Apart from Ludo, though, whom I expect just wants this to be over as much as I do, it’s all systems go for the rest of les hommes. Le Prés has a bone-achingly tiresome confrontation with his dreadful wife, having her dragged in by the Secret Service so he can ask her for a divorce then yelling at her because she agrees to it. (FFS, man, if you wanted the divorce to be in a couple of months, you should have waited a couple of months to ask her for it. Idiote.) Ban-Kapita Moon intervenes to secure peace in the Élysée once again, and possibly peace across the world with Marianne Joly the quid pro quo for the brief extension to the Marjorie marriage. Because somebody remembered this show is supposed to be about politics rather than the world’s least compelling marital woes, Marjorie and Simon then decide to distract from his love triangle problem, his third Prime Minister in three weeks problem *and* his trailing-in-the-polls-might-not-make-it-through-the-Primaries-problem by launching a referendum on massive constitutional change because that type of gamble always goes swimmingly for folk, n’est-ce pas? And, having been told not to pass go and certainly not to collect €200 on his way out of both his jobs, Palissy tries to shore up his alliance with Beaugendre who’s about as interested in that idea as I am. *Shrugs* You know I’m just here out of contrariness now. One to go!

Scandal s6 ep 13

Thirteen episodes into a sixteen-episode season, and the Big Bads are finally taken on and defeated, a problem to which it really didn’t take that long to work out a solution. Which brings me back to the point I’ve been making for a while: if it’s always just been a matter of killing Peus and Ruland, that really isn’t much of a challenge for the Scandal gang.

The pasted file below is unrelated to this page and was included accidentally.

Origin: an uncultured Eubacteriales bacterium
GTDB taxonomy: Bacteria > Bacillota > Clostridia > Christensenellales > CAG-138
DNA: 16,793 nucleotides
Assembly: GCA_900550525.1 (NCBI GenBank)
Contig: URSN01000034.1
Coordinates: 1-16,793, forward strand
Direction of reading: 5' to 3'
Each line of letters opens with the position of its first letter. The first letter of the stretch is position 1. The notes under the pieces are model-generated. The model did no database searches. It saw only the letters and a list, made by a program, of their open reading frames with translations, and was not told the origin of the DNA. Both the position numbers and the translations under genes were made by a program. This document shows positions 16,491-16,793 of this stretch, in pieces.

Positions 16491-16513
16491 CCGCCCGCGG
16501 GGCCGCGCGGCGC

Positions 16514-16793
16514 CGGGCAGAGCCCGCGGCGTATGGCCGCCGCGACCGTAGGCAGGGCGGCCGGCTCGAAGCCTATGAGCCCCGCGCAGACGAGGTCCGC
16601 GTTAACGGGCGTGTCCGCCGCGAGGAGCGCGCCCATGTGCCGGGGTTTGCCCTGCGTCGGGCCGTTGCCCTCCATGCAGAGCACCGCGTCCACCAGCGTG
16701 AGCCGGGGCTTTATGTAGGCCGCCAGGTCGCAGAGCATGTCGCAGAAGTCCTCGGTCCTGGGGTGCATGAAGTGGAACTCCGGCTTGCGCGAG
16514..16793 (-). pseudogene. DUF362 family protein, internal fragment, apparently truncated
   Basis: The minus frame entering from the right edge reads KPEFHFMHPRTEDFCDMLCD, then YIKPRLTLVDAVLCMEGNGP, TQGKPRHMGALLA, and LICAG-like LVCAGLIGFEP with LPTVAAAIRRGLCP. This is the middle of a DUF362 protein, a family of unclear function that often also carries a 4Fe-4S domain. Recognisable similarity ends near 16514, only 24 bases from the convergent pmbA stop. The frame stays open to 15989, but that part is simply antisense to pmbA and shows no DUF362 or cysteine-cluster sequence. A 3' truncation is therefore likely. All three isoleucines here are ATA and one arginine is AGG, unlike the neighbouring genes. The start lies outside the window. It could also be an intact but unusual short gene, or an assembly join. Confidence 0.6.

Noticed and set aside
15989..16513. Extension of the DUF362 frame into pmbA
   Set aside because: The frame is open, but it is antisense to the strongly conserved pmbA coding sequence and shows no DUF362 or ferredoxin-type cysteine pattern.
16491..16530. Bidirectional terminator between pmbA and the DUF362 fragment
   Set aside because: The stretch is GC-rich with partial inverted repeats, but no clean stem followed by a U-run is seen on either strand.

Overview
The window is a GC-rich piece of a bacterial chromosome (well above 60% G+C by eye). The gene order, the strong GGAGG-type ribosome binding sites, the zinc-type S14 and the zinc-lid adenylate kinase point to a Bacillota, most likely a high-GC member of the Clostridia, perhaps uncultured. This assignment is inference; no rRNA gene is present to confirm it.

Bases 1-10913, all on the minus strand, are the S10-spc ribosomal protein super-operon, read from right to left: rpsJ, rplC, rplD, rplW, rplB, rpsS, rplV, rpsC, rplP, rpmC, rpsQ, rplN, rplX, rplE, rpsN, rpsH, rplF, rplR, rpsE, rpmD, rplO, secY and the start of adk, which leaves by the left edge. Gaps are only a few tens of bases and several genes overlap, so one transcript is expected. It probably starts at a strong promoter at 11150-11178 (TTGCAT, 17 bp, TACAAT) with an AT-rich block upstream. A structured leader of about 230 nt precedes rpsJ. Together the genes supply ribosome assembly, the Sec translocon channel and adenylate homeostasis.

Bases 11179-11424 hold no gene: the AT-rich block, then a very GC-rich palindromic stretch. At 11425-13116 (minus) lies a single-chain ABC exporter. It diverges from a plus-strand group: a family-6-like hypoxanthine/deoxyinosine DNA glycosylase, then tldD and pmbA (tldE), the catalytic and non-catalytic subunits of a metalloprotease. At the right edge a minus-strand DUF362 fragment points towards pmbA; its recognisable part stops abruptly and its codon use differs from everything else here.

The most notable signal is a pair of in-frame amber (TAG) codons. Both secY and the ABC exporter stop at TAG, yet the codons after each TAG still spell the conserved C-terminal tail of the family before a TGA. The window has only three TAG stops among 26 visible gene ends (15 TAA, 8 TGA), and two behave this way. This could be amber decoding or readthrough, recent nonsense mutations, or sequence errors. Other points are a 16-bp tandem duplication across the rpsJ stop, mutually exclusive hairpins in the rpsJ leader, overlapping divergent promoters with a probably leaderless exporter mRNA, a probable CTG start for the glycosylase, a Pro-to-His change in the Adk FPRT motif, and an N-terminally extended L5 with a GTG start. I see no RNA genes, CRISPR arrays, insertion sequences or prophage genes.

And so it proves: Peus ups the ante a little by posting drones (yay!) over nine American cities and exploding a couple of them in the hope of regaining control of “his” President. Ruland, still in custody, is punched by Rosen, supposedly because he’s in such a state of grief and fury about the death of Elizabeth, whom he didn’t actually like much; or, indeed, at all. Ruland gets sprung by Rowan, apparently in terror of his kidnappers, but it is – of course – a set-up; it enables Jake to track and kill Peus, and Rowan stabs Ruland with a dinosaur-tooth fossil. I can’t even.

In fairness, the show has continued to make its points about gender and race. “A woman in power is a nasty woman”, Olivia snarls at Mellie at one point, when observing that there was every possibility that the Oval could have been handed to Cyrus, someone recently in jail under suspicion of assassination, rather than Mellie. The provenance, and point, of the line is clear: no matter how unsuitable for office a man might be, he’s always going to have an unfair advantage over the most ferociously well-qualified woman. And the apparent breaking of Rowan’s resistance by his captors always had racial overtones, given a nasty spin by Peus this week when he confirms that Rowan has been “emancipated”.

It’s possible – given the sort of criminal infrastructure which enabled a nine-city drone attack – that the deaths of Peus and Ruland aren’t going to be enough to wipe out their organisation. (I’d still be keeping a close eye on the Widow Vargas, now installed as the prospective VPOTUS.) And it may well be that unexpected real-life events forced Shonda into a late change of direction, meaning that the season’s major plot arc was a little rushed. It’s still remarkably unsatisfactory. This week’s announcement that season 7 will be the last of Scandal at least gives the writers a chance to let the show go out on something approaching a high.